A former head postmaster in Bradford is one of only 44 Catholics worldwide to receive a special honour from the Pope to mark his lifelong devotion to the church.
David Kennedy was a ten-year-old boy chorister at Our Lady of Lourdes and St William’s Church in Duncombe Street, Girlington, then aged 27 he became its organist and choirmaster and has led the musical worship ever since.
Now aged 69, Mr Kennedy told of his shock at getting the honour, entitled For the Church and the Pope – the highest praise which Pope Benedict XVI awards independently.
“It was a complete surprise. I only found out about it three weeks ago when a letter arrived,” said Mr Kennedy, of Allerton.
“My wife Jean was giggling as I opened it because she’d known I was getting it for three months.”
Mr Kennedy was recognised for his unswerving contribution to church music at St William’s.
“I’m not an honours sort of person, but it is obviously very important to me,” he said.
“I’ve done some research on the internet and apparently only 44 people out of many millions get this award every year.
“It’s one down from a Papal Knighthood, which is awarded by the Pope and his Cardinals.
“My family are saying it’s an award for turning up at the same church for 60 years!”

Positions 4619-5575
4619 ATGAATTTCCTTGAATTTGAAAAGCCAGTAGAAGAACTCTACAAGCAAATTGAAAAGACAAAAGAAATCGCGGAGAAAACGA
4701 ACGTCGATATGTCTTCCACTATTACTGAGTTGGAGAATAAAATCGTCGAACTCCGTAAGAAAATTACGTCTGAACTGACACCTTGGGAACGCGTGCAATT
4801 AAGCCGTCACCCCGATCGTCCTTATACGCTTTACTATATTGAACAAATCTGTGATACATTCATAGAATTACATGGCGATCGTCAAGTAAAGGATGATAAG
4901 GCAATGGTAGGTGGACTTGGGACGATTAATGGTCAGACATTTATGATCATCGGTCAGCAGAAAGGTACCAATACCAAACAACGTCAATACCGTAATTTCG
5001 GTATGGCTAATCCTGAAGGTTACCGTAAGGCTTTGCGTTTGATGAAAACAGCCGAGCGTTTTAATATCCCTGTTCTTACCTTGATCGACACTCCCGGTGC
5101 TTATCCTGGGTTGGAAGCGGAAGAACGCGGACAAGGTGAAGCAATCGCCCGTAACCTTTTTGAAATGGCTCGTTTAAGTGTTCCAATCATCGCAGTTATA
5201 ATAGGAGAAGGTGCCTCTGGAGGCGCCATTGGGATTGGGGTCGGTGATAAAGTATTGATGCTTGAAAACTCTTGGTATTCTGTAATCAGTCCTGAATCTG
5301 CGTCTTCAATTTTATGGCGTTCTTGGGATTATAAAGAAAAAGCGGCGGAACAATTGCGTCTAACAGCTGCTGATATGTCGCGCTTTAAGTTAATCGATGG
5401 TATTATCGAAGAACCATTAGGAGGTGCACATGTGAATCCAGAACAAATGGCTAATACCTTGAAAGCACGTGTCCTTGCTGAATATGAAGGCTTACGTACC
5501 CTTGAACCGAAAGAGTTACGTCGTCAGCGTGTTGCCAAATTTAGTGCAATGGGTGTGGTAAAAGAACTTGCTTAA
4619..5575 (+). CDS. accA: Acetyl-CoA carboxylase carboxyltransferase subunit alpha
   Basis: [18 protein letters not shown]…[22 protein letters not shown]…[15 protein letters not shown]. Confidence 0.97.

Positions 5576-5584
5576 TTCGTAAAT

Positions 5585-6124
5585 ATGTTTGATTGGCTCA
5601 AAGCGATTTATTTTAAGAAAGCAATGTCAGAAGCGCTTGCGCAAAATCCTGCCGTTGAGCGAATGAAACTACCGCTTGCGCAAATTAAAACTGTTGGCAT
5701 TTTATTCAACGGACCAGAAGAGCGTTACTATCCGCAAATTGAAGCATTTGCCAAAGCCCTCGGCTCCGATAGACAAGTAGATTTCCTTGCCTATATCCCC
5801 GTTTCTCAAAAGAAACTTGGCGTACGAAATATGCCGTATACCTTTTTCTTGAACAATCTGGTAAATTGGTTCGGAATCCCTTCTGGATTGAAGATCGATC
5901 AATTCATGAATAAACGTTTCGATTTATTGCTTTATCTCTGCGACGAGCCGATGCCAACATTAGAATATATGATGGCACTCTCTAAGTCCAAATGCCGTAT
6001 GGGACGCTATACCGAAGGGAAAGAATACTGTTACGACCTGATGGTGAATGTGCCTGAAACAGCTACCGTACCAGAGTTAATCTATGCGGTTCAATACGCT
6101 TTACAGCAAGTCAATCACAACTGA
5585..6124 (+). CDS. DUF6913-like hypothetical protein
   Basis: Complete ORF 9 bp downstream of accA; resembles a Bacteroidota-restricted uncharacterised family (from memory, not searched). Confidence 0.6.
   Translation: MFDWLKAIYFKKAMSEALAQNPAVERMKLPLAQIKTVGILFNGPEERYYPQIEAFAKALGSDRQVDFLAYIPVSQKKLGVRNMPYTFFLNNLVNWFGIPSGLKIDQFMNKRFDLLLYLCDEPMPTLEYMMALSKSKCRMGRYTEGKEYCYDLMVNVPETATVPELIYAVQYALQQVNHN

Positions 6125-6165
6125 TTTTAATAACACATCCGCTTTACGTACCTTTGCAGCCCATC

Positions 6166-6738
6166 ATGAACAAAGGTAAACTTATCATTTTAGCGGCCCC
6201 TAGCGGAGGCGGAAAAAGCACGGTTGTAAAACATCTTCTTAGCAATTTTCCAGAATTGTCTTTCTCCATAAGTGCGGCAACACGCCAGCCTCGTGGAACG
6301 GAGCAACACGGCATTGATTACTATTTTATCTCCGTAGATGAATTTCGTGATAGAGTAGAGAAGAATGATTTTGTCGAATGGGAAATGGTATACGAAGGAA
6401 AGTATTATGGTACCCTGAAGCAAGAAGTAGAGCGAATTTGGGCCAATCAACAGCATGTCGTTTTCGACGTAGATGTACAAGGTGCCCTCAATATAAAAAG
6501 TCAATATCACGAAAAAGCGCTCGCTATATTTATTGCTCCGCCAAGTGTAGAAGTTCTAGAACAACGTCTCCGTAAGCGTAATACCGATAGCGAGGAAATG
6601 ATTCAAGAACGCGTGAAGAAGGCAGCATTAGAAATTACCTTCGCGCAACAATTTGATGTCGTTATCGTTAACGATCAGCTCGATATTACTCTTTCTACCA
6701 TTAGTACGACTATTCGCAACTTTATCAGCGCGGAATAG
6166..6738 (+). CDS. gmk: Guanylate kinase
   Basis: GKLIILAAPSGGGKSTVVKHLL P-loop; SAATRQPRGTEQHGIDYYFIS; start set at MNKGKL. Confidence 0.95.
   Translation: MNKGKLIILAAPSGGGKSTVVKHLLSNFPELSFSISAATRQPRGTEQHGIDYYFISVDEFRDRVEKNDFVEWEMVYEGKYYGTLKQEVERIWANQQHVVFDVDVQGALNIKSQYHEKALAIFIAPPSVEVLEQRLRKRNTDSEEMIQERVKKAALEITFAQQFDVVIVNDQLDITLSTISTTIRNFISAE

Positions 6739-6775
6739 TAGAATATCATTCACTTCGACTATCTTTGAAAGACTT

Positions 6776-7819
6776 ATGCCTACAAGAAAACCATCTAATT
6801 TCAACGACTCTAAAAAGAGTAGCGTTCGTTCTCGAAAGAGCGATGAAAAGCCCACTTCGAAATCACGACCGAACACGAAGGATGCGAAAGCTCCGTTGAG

A former pupil of St Bede’s Catholic Grammar School, Mr Kennedy rose through the Royal Mail to become head postmaster of Huddersfield and then of Bradford, before becoming Regional Operations Director.
But throughout his professional life he remained at St William’s, giving his time to oversee the church’s spiritual music.
His five children and nine grandchildren are all musical and eldest son Jonathan is also an organist at St William’s.
“When I started we sang the mass in Latin and it was standing room only at every Christmas midnight mass,” Mr Kennedy recalled.
“The numbers may not be what they used to be, but the role of the music remains the same – to be uplifting and free the spirit for those wanting to communicate with God.”
When he was presented with the honour at St Williams, the church was full once again with well-wishers.